6. She says (Chris Simcox of the Minuteman Civil Defense Corps) organizes civilian patrols along the Arizona border - for excellent reason, apparently: he once complained he’d seen the Chinese army maneuvering on the Mexican border. The SPLC quotes him as saying (splcenter.org/intel/news/item.jsp?pid=168&site_area=1) "The Mexican army is driving American vehicles -- but carrying Chinese weapons. I have personally seen what I can only believe to be Chinese troops." I don't hold Simcox in the highest possible regard, but a real reporter would try to consider whether there could be a grain of truth in what he's saying, and might look into things like the questionable blurb from a Mexican newspaper printed here. We know that the Mexican Army has renegades or that criminals pretend to be them; it's highly likely that Chinese arms and American military vehicles are smuggled into Mexico; and, it's certainly possible that there could be Chinese people in uniform in Mexico, whether affiliated with similar fake Mexican groups or criminal Chinese groups. There have been rumors of something similar (link), but no corroboration I can find. And, of course, a Chinese company linked to the Chinese military controls the Panama Canal (link). A real reporter - and one not simply intent on writing a smear piece - would look into such allegations.
7. She says There have been dark references to "Aztlan," a supposed plan to recapture the U.S. Southwest on behalf of Mexico, and its imaginary sibling, the North American Union, a plot to merge the U.S., Mexico and Canada. President George W. Bush once described the mere thought of such a union as "quite comical," but Lou thinks otherwise. Last year he informed viewers, "that there really is such a thing and it's all part of a plan." It's extremely odd that about the only time leftists are willing to take Bush's word for anything is when he denies things like the NAU. In fact, many NAU apologists who wouldn't normally take anything the Bush administration says at face value are more than willing to regard them as the last word on this issue. She fails to point out that those who are on record as supporting something like the NAU are almost an entirely different set from those who are on record as supporting some form of self-determination or irredentism. A simple search would show examples of various thought leaders supporting both plans. For more on the NAU, see North American Union.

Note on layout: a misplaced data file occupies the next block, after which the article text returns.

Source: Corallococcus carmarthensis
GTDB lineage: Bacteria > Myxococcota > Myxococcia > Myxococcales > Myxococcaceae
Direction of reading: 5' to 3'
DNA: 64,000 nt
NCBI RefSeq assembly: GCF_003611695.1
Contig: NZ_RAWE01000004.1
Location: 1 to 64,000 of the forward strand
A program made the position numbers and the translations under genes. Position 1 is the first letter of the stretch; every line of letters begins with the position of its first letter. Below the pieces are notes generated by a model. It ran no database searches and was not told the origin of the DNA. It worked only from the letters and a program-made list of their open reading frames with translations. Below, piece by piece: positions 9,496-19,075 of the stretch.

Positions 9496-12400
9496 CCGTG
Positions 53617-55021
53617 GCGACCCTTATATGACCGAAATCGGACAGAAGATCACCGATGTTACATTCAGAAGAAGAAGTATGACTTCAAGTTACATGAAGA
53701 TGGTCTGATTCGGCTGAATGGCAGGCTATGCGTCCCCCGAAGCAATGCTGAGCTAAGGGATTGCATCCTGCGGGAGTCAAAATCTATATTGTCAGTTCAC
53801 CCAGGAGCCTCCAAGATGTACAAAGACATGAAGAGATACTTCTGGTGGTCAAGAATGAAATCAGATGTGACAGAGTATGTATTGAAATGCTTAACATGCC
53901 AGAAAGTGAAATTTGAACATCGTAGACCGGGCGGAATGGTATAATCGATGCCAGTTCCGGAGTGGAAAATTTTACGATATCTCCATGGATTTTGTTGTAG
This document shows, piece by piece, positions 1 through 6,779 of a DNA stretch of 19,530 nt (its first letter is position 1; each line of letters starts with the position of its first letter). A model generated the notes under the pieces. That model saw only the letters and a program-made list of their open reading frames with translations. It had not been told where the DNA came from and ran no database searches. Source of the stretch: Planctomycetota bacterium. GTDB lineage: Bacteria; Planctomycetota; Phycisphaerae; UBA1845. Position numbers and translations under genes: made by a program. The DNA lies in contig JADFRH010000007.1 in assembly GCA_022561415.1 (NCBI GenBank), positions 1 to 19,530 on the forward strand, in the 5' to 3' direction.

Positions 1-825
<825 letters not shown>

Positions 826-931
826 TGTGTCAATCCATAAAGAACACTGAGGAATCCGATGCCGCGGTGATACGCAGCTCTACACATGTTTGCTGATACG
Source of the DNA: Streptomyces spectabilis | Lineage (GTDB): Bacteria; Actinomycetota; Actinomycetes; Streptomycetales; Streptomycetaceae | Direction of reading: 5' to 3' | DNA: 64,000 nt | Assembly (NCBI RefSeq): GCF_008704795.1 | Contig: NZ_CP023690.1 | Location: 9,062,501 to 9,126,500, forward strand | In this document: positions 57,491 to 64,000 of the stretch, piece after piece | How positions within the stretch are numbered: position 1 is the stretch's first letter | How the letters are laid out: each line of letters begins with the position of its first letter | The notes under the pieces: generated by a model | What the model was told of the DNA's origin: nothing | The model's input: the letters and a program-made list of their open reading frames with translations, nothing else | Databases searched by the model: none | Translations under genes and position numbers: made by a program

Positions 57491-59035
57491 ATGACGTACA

8. She refers to the mythical NAFTA Superhighway; even the MMFA report she references admits that it exists in a form.
9. She claims that Dobbs initially knuckled-under to pressure from the SPLC. Then, after allowing Mark Potok to mislead about their goals, she says that according to him Dobbs did an about face and his "polemics on illegal immigration actually appeared to harden". That section is entirely based on Potok's representations.
10. She takes Joe Baca's word for what went on when Dobbs met with the Congressional Hispanic Caucus; she says the air was thick with implications that he was a know-nothing racist with limited gastronomical experience. "I was asked if I'd ever eaten a taco before, for God's sake," Lou said. "Pretty amazing stuff." She follows that with Amazing indeed, as it turned out. U.S. Rep. Joe Baca (D-CA), the caucus leader, wrote columnist Ruben Navarrette of the San Diego Union Tribune that to the best of his recollection taco-talk "did not reflect the true nature of the discussion at our meeting." In other words, she considers a vile racial demagogue like Baca a credible source, and not Dobbs. By the way: Baca is linked to someone who wrote a book about Aztlan.